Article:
The key to a lasting relationship with an aerospace manufacturer, Reijnen says, is “not giving the customer any reason to change: good delivery record, technical application support, ongoing competitive pricing [and] support in product innovation within the framework of existing product qualifications.”
Meeting deadlines is especially important, but it’s also imperative that suppliers can increase production as needed and be prepared to fill short-flow orders. “If Boeing wanted to triple its production tomorrow, we could scale up pretty rapidly to meet their needs,” says General Plastics’ Stan.
Major aerospace companies are large, complex organizations with many departments. “To establish a relationship with each group takes a long time,” says Quantum’s Douglas. “Coordination becomes a challenge.”
To help ensure that its relations with Boeing go smoothly, General Plastics has a dedicated account manager who sits in on planning meetings with the company. “You have to make sure your planning is in sync with Boeing’s planning,” Stan says. “Our goal is to meet their needs.”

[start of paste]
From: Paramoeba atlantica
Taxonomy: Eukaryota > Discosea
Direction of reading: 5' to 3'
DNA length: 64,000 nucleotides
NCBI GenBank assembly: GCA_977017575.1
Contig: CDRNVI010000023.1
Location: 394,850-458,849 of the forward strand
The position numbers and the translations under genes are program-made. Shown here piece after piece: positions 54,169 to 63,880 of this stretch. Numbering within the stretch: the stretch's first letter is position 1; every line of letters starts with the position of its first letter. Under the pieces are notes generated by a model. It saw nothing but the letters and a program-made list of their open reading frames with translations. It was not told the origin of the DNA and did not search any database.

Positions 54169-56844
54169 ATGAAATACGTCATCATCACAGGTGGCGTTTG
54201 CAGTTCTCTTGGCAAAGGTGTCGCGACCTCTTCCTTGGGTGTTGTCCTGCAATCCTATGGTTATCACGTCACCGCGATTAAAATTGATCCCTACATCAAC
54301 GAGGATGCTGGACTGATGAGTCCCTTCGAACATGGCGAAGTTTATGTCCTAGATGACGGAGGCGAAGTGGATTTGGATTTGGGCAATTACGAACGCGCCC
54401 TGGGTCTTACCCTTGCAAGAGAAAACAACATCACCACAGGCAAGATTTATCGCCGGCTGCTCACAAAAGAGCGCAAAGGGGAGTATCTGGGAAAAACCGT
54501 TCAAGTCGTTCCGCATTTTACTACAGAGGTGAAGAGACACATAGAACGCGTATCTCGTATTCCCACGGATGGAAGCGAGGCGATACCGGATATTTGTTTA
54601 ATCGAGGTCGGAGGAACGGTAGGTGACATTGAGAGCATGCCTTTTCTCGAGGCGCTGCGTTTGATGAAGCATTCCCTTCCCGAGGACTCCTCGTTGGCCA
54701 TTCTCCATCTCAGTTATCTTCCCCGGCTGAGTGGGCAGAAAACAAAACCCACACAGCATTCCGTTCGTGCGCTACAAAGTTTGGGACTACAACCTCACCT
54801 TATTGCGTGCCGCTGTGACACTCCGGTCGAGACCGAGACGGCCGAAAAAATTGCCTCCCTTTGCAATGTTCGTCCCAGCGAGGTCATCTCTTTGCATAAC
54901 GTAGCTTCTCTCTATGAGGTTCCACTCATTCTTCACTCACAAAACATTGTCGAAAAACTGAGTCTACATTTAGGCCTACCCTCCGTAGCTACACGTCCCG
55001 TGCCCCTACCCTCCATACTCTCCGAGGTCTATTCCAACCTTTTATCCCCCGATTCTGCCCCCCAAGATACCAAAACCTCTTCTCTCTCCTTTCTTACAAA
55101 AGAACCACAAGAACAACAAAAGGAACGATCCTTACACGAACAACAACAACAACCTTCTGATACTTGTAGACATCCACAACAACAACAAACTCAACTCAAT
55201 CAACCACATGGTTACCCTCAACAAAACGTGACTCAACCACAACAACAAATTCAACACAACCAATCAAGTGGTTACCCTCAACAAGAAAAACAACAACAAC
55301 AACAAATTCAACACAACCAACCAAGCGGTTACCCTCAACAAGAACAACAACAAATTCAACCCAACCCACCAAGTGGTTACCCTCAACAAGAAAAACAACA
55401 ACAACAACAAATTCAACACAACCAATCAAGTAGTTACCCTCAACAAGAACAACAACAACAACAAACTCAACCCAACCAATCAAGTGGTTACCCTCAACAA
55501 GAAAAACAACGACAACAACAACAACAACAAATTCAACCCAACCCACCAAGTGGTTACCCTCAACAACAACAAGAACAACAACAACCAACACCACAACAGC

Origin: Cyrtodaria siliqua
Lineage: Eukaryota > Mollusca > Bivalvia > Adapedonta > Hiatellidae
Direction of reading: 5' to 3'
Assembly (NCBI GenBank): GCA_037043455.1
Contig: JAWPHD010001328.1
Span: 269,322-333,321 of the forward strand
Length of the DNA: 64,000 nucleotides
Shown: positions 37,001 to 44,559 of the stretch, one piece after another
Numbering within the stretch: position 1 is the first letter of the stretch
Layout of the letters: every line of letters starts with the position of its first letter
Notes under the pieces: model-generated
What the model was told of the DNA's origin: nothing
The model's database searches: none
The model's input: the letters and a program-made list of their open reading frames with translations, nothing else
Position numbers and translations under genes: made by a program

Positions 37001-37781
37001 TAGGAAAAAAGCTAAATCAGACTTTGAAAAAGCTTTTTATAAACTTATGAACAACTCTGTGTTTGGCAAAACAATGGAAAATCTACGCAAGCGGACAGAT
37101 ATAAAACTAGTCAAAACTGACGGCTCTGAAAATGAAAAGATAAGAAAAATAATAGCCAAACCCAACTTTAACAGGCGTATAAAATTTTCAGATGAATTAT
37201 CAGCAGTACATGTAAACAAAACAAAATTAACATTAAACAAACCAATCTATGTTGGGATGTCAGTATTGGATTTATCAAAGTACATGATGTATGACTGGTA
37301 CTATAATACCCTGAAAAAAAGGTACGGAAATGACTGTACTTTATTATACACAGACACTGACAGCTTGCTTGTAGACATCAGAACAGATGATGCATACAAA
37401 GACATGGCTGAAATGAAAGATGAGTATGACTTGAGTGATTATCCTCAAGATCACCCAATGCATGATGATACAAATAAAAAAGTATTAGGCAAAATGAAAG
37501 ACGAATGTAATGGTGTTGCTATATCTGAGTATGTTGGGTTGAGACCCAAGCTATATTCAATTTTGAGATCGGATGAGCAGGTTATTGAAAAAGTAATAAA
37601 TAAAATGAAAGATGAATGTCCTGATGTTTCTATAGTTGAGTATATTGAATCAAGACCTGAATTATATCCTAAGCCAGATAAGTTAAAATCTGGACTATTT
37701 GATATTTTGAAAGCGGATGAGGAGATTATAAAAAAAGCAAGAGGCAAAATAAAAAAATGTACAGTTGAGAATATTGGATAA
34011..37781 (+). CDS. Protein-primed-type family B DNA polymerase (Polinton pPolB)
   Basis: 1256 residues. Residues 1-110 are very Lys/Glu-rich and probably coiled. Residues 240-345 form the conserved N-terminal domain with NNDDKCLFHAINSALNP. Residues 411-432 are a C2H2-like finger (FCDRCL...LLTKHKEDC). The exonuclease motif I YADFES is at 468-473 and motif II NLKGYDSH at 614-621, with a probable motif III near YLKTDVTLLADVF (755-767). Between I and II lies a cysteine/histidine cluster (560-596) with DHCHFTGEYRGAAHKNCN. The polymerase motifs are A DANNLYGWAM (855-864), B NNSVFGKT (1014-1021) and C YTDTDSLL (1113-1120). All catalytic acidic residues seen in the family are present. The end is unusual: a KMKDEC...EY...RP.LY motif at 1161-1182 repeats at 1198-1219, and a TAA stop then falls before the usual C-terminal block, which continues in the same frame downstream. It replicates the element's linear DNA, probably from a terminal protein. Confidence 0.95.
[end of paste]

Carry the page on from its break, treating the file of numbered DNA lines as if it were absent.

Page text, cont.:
When the time comes to renew contracts, which for General Plastics and Boeing happens every three to four years, Stan says it pays to be straightforward. “Both parties have to come to the table with mutual respect,” he says. The end result has to be a win for them and a win for us; if it’s not, it won’t work.”
Long development cycles for aircraft can mean it might be seven to 10 years from the time a supplier establishes a relationship with the OEM until the final product goes online. “It’s certainly not a quick payback business model,” says Quantum’s Brown. “It will be costly and take a long time, and you better have some other source of revenue or else have very deep pockets.”
But in the end, establishing a solid relationship with an aerospace OEM can mean a steady and lucrative source of business for composites suppliers.